“The deal to raise the debt ceiling is a recipe to raid Social Security, and harm the economic security of American workers and their families...We object to the proposed super Committee of Congress, which can recommend changes to Social Security that will have to be considered on a fast-track basis, without amendment and without the opportunity for unlimited debate in the Senate."
Statement on Proposed Debt Ceiling Deal
(Washington, D.C.) — The following is a statement from Nancy Altman, co-chair of the Strengthen Social Security Campaign, on the proposed debt ceiling deal that Congress is expected to vote on later today:
“The deal to raise the debt ceiling is a recipe to raid Social Security, and harm the economic security of American workers and their families. We are pleased that the first set of spending cuts does not include cuts to Social Security, whose benefits are modest and whose administrative costs are less than a penny of every dollar of revenue. At the same time, we are concerned about the impact of those cuts on the economy, and also at the lack of a jobs program and other spending that will put Americans back to work.
“The best way to strengthen Social Security is a booming economy where high-paid workers are contributing every pay day to Social Security, and older workers do not lose their jobs, forcing them to retire early when they would prefer to keep working.
“We object to the proposed super Committee of Congress, which can recommend changes to Social Security that will have to be considered on a fast-track basis, without amendment and without the opportunity for unlimited debate in the Senate. Social Security does not contribute a penny to the deficit. It should be exempt from the jurisdiction of this super committee. When a similar process was defeated two years ago, Senator Max Baucus, chairman of the Senate Finance Committee, argued that the proposed process placed a ‘big red target on Social Security and Medicare.’ This committee and process appear to have the same targets, and also Medicaid.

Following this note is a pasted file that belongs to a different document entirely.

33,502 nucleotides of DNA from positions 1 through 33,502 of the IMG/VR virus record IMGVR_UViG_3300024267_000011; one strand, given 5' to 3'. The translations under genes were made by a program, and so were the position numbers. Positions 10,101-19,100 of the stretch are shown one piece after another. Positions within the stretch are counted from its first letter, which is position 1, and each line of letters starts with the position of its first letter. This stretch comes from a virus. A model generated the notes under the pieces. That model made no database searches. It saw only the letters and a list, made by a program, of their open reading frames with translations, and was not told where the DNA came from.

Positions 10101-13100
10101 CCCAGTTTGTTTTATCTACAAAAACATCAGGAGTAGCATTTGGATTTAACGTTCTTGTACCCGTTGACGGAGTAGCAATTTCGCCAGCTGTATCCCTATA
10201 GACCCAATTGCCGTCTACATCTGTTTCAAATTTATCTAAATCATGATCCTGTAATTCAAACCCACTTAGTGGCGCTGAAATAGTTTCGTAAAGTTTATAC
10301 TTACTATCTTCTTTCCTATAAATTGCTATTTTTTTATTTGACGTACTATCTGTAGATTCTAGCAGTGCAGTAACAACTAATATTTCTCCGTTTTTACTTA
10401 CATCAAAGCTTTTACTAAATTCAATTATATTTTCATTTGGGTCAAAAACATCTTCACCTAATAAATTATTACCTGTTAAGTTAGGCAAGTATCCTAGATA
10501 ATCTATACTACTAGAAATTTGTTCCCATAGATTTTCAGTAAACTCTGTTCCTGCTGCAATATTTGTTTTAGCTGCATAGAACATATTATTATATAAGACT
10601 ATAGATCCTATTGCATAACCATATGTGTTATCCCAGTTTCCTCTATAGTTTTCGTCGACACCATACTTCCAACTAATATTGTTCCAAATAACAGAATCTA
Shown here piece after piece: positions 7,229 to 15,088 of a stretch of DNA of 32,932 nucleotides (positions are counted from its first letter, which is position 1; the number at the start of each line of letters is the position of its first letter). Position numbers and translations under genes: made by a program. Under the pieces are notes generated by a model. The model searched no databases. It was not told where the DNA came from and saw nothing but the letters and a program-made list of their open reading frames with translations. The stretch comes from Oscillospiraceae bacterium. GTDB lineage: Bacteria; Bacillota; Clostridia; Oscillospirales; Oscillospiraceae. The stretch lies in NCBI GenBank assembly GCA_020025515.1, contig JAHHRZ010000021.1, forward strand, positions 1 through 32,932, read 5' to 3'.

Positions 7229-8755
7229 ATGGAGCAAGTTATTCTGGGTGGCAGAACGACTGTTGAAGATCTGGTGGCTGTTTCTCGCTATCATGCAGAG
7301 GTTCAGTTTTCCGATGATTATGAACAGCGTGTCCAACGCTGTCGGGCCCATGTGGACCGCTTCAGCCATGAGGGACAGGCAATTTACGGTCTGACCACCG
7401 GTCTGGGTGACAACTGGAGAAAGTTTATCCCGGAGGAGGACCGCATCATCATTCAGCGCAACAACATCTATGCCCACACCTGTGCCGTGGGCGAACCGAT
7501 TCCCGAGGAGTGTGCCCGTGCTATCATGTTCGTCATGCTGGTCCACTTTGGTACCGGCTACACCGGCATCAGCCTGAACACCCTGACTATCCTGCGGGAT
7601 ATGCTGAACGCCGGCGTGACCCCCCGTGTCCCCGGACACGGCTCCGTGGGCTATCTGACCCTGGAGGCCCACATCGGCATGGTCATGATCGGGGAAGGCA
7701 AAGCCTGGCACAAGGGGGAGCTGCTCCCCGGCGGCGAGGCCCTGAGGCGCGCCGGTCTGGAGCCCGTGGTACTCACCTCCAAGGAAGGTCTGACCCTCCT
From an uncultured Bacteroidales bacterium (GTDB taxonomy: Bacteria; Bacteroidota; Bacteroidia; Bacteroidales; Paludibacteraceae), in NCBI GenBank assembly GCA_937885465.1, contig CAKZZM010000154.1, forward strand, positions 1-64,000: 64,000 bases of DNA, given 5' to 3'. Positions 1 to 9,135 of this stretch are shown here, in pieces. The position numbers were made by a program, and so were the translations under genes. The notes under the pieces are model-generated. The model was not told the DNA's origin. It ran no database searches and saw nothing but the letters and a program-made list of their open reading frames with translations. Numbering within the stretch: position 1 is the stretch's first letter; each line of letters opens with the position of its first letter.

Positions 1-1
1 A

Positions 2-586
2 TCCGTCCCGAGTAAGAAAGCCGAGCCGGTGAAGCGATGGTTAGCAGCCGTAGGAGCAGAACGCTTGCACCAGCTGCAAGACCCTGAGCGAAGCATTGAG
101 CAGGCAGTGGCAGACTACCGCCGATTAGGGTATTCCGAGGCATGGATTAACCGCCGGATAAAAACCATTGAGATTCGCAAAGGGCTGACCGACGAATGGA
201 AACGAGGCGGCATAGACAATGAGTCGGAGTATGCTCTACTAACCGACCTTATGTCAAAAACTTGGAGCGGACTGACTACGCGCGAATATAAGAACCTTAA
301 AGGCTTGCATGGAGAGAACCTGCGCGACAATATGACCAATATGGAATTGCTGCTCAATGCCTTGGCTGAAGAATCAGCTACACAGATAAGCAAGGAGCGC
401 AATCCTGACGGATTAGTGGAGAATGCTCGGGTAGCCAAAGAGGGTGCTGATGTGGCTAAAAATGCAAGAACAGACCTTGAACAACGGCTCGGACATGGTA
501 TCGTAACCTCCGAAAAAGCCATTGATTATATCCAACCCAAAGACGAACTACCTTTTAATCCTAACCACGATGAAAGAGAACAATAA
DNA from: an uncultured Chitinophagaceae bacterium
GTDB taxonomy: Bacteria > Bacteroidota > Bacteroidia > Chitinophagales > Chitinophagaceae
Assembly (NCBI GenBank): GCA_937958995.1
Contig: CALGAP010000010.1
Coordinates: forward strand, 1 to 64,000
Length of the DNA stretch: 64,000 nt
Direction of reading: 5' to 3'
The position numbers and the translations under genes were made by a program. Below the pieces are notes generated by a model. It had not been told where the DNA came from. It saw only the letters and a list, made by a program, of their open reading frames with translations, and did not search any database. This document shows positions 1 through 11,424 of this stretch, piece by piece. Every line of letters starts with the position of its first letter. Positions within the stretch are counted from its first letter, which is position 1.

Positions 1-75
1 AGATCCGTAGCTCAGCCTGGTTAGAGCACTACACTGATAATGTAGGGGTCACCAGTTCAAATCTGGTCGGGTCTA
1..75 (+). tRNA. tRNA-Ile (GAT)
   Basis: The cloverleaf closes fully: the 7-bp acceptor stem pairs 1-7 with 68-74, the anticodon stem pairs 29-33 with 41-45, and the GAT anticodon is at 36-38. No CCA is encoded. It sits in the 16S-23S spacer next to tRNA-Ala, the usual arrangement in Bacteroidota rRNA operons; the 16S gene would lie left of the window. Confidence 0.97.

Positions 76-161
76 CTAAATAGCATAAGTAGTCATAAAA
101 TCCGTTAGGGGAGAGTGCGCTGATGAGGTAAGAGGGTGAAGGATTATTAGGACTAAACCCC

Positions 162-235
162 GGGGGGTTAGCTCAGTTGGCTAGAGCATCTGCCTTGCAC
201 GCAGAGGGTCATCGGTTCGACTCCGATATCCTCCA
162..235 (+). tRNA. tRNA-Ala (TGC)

“These threats to Social Security, Medicare and Medicaid could be avoided if revenues were raised, which is the preference of a substantial majority of the American public. Republicans in Congress have made a clear choice: they are standing with millionaires and billionaires rather than with average Americans who depend on Social Security, Medicare and Medicaid.
“Rather than working out secret deals behind closed doors, the president and leaders in Congress should listen to the people they have been elected to represent. The American people overwhelmingly do not want to see cuts in Social Security, Medicare, or Medicaid. No cuts to these vital programs is the right policy, as well.”
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